As you guide that new enlistee into the ranks of hunters, you are also giving her a role to play in the greatest conservation movement in history. No continent on earth has a better model for wildlife management than North America. We truly have something to be proud of because hunters have made sure wildlife is abundant — and accessible not only to hunters but to non-hunters. The role hunters play in the welfare of wildlife is without parallel, and people need to know about it. Who hasn’t seen a deer? Who hasn’t enjoyed songbirds? Who hasn’t watched a huge flock of Canada geese flying in a V-formation? People can thank hunters for all of it.

Simply by purchasing hunting licenses and hunting gear, hunters raise millions of dollars for wildlife. Those dollars provide professional wildlife management. They also create and improve wildlife habitat, not only for game animals but for every species.

All sorts of affinity groups stand for “pride” these days. Hunters should be proud, too. They have nothing to hide from those who do not understand our way of life. As a woman hunter you don’t have to adopt an in-your-face attitude to show pride. But once you’ve learned what it means to be a hunter, and you’ve acquired some skills, and you understand what attracts people to hunting, and you have become a true conservationist, your worldview will be changed for the better and you’ll have something to stand for. Stand tall with self-respect in being a hunter.


Many women experience a conflict between society’s concept of being feminine and killing an animal. That first shot is a huge step for a woman. In my case, I launched an arrow at a big doe, and it was a watershed moment for me. It confirmed my new way of life — integrating what I truly believed with what I was now willing to do.

It was not an issue of nature versus nurture. In a split second, nature and nurture combined for me in a brand new way. I was caring for my loved ones by putting dinner on their plate. I was going to be able to stand on my own two feet in providing food for myself. Having decided to shoot has not made me less feminine or converted me into some kind of heartless critter killer. Both stereotypes I feared that sat on the tip of my broadhead staring me in the face that day.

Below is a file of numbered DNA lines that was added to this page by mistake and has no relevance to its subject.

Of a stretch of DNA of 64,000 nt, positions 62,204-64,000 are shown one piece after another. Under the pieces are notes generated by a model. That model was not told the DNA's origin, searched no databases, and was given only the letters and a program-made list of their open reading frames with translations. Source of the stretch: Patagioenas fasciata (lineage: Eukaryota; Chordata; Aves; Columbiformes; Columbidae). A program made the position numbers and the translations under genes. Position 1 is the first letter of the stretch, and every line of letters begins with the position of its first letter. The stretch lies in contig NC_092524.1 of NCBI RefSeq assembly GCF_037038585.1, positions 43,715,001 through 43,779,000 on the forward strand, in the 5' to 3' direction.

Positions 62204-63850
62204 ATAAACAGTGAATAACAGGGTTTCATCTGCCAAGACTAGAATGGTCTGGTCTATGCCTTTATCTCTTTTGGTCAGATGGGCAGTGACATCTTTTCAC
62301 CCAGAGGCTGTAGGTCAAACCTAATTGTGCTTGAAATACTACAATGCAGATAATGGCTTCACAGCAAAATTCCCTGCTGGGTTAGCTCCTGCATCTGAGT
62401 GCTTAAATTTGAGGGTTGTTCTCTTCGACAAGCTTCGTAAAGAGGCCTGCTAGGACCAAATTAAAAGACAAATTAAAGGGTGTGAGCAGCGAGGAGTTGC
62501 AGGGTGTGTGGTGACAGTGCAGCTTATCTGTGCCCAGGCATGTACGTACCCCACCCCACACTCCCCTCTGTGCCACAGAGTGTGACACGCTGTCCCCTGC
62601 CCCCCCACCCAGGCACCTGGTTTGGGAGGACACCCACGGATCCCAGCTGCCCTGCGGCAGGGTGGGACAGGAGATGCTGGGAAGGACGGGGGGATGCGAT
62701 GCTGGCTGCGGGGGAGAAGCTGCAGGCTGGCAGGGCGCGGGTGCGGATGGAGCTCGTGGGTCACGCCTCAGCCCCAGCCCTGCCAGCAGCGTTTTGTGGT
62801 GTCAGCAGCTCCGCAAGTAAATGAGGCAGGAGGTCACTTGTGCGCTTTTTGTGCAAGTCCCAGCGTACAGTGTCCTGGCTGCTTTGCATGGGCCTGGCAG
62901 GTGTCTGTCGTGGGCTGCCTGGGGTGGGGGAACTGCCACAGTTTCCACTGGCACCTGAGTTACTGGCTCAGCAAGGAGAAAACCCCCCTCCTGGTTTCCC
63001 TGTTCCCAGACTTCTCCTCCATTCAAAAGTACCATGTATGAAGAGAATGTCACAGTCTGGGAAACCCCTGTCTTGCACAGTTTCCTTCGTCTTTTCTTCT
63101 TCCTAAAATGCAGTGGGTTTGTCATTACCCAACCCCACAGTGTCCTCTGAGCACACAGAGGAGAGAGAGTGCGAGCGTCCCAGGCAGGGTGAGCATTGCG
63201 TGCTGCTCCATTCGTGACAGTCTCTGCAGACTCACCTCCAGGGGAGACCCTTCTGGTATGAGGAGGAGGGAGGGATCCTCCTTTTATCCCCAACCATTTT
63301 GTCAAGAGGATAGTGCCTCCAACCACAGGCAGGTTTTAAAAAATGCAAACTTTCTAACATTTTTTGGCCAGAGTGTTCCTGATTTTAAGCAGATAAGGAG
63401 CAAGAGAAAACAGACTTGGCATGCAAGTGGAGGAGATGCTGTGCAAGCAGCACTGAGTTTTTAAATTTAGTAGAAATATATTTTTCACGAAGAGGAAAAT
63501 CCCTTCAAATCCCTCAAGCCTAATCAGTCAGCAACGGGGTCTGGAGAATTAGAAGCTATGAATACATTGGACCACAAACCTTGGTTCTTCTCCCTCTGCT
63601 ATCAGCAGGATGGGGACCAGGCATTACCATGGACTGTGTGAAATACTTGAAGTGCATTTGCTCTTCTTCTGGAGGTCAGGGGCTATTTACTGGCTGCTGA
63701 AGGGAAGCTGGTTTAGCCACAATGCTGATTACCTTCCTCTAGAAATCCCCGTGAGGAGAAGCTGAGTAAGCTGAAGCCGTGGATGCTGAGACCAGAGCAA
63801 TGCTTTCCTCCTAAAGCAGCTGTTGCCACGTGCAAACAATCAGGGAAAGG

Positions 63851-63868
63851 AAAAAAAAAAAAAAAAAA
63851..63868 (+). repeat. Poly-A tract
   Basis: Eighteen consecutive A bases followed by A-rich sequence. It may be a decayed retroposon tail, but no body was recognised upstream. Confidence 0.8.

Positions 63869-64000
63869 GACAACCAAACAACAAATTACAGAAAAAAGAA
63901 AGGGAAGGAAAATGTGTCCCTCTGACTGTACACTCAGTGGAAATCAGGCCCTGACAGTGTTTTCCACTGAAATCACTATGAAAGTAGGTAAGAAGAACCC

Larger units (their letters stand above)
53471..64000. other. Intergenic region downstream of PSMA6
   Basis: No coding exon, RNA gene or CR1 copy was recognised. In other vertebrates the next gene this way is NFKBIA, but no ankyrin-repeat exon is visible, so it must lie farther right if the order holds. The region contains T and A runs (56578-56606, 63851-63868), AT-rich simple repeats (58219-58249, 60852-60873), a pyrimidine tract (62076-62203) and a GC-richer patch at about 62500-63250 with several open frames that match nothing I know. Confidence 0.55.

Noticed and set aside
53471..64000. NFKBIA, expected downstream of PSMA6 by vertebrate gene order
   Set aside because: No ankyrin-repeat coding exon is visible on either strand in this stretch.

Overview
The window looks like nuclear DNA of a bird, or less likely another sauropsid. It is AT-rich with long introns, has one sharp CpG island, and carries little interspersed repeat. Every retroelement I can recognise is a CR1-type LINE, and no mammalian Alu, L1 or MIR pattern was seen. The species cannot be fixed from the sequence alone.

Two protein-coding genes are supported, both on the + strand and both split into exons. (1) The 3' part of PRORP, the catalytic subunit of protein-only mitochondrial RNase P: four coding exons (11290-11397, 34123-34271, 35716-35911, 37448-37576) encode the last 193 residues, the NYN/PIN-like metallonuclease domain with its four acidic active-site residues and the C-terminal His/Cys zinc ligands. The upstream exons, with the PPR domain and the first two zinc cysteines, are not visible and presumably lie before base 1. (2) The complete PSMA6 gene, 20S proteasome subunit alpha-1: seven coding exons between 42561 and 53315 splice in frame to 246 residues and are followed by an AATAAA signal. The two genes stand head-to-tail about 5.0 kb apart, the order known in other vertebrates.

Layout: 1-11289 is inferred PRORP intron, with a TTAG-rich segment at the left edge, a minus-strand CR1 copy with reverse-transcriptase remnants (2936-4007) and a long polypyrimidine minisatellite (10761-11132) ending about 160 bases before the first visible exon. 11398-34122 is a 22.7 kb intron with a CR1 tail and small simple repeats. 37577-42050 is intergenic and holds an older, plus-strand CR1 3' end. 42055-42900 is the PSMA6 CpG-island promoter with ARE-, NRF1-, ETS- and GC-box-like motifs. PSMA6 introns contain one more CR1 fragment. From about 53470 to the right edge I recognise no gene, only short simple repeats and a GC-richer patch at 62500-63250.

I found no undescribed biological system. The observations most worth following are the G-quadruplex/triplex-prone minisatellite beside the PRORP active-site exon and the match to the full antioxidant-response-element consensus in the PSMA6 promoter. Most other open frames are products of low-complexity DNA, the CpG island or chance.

A female hunter with her buck

Most men now realize a woman can be just as good a hunter as a man – Audrey Zimmerman’s husband, Dick, says she is just as good a hunter as he is, maybe better. (Photo: Steve Sorensen)

Historically, many women have had to provide for their families while their husbands were fighting overseas. For example, during WWII women had to step up to put food on the table so their children and the elderly could survive — and they were still considered women. Those who expanded their points of view survived. Knowing how to hunt and take care of yourself is just plain smart. Why wouldn’t you want to do it?

How do you get the woman in your life to take up hunting? Help her see how and why you love it. Help her see how she can be a welcomed and respected part of your team. Let her see, step by step, that by putting in the time she will get the results. Help her to be part of the big picture. I hope my journey helps spark a few conversations with the woman you hope to inspire.

About Tracy L. Schmidt:

Tracy Schmidt headhsotTracy L. Schmidt is a certified master food preservation specialist and the author of the book “Venison Wisdom.” Each of her recipes is tested and perfected. She is married to Daniel Schmidt, editor in chief of Deer & Deer Hunting magazine and host of “Deer & Deer Hunting TV” on NBC Sports. Tracy enjoys the versatility of Havalon Knives in both the kitchen and the field.

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6 Ways to Get a Woman into Hunting, Part 1

By Tracy L. Schmidt

That favorite woman of yours —
is there a chance she can become a hunter?

Tracy Schmidt in blaze orange holding a shotgun

Some people may not think a woman with a shotgun is politically correct, but it’s real life. Women are the fastest growing segment in the world of hunting. (Photo: Daniel E. Schmidt)

Part 1: Stereotypes, skills and stuffed animals

I am a hunter — but I did not grow up a hunter. As a kid I didn’t know a single person who hunted, much less approved of hunting. You see, I grew up just 15 miles from Boston, Massachusetts, New England’s largest city. We had many malls, restaurants, arcades and far more fast food and asphalt than 100-acre woodlots. Natural areas were for hiking and bird watching, definitely not hunting.

My perception of hunting was that it was completely unnecessary in these modern times, and what I knew about guns was what I saw on the news — gangs and crime.

That all changed when I moved to rural northcentral Wisconsin where hunting is thoroughly ingrained in the culture. Compounding matters, I enrolled at a university famous for its natural resources curriculum, which produced many hunting-related professionals. I soon discovered I had a lot to learn!